There are two main ways that cluster-init can fail.

  1. The cluster-init recipe may fail to download files from the cloud storage provider.
  2. One or more cluster-init executable scripts may fail during execution.

To detect failures, the best place to look is in the Chef converge log. On Linux, this is generally found at:


and on Windows, it is generally found at:


The failing line will appear in that log as either a “sync” operation or an execute operation for a specific executable. If it is a failing executable, then the full path to the log files for the execution will appear at the top of the Chef stack trace.

Failures to download cluster-init from cloud storage indicate either incorrect credentials, an incorrect URL for the Locker, or an incorrect Cluster-Init name. Log in to the CycleCloud GUI and check the spelling of the locker URL and the ClusterInit attribute on the node.

The best way to debug Cluster-Init executable failures is to examine the log of the last execution of the script. Cluster-Init will store standard output and error logs for each executable in the cluster init logs directory.

For Linux, the logs directory is located at:


and for Windows, the directory is located at:


Tips and Tricks

  • Long running executables delay node startup time. Try to keep your script as short as possible.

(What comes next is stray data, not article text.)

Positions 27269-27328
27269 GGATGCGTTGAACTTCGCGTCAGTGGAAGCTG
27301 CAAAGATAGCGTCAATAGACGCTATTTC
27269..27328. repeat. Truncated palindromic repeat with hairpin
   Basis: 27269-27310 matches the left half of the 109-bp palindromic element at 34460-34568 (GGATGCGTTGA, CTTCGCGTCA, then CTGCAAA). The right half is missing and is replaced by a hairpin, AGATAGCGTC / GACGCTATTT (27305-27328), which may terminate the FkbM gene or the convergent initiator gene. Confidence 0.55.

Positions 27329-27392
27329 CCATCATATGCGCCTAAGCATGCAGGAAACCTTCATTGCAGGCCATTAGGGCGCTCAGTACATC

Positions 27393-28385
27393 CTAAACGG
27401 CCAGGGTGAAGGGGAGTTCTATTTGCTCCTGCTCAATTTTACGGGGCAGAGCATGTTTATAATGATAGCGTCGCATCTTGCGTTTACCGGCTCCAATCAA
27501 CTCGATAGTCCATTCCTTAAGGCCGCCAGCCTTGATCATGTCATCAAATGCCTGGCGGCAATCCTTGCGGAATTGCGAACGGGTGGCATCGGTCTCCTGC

• Executables only run once by default, but you can force them to re-run by deleting their corresponding run file in /mnt/cluster-init/run/executables and triggering another converge with jetpack converge

  • By default, clusters reconverge every 20 minutes, meaning they will re-sync the cluster-init directories and run any new executable scripts. Developers can take advantage of this to push changes to clusters by adding new executable scripts. Just keep in mind that the new scripts will also be run on new nodes.

  • Executables and packages are run in lexical order (ie, alphabetically), so it can be useful to prefix their names with numbers to easily ensure the right ordering.

  • Windows supports cluster-init with the following conditions:

    • Powershell scripts should be wrapped in a .cmd or .bat script.
    • For cluster-inits intended for use in mixed Linux and Windows clusters, executable scripts may be placed inside a windows subdirectory to denote that they are Windows-specific executables.
  • To ensure that files in scratch and shared are available for use by executables, the order each of the directories are processed is as follows:

    • shared
    • scratch
    • executables